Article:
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What is arch pain?

imageArch pain is the term used to describe symptoms that occur under the arch of the foot.

The arch of the foot is formed by a bridge of bones, joints, ligaments, tendons and muscles, reinforced by a tight band of tissue that connects the heel bone to the toes (plantar fascia).
The arch is important as it provides stability and postural integrity to the foot and is the foundation of the entire body.

What are the common conditions leading to pain in my arch?

  * Plantar fascia strain
  * Intermittent claudication
  * Lisfranc injury
  * Stress fracture of the navicular
  * Metatarsal stress fractures
  * Flexor muscle strain
  * Mid-tarsal joint sprain
  * Posterior or anterior tibialis tendon insertion strain

Plantar Fasciitis (pronounced PLAN-tar fashee-EYE-tiss)
Arch pain is frequently associated with an inflammation of the band of fibrous connective tissue (fascia) running along the bottom (plantar surface) of the foot, from the heel to the ball of the foot. The inflammation is called plantar fasciitis. It is common among those who run and jump a lot, and can be quite painful.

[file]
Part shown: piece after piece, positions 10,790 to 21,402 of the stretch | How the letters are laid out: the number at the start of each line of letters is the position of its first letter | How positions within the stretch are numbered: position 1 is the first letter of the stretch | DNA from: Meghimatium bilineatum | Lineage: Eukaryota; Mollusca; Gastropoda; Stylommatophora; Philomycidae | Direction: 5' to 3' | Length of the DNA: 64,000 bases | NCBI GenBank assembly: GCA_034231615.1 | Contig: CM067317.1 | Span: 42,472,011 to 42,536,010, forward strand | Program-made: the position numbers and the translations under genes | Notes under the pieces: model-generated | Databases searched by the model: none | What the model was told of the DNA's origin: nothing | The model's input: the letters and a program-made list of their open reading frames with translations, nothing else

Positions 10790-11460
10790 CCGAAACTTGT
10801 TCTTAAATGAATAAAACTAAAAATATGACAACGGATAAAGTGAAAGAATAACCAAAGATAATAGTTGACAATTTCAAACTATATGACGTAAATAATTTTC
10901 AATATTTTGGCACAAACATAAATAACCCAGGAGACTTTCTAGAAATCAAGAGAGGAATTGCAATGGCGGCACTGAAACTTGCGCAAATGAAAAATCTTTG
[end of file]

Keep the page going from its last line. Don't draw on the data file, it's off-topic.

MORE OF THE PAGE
The condition occurs when the plantar fascia is strained over time beyond its normal extension, causing the soft tissue fibers of the fascia to tear or stretch at points along its length; this leads to inflammation, pain, and possibly the growth of a bone spur where it attaches to the heel bone.
The inflammation may be aggravated by shoes that lack appropriate support, especially in the arch area, and by the chronic irritation that sometimes accompanies an active lifestyle.
Longstanding cases of Plantar Fasciitis often demonstrate more degenerative changes than inflammatory changes, in which case they are termed Plantar Fasciosis

Treatment.
Orthotics, i.e., foot supports, are the only non-surgical therapy to have been supported by studies rated by the Center for Evidence-Based Medicine as being of high quality.
Pain with the first steps of the day can be markedly reduced by stretching the plantar fascia and achilles tendon before getting out of bed.

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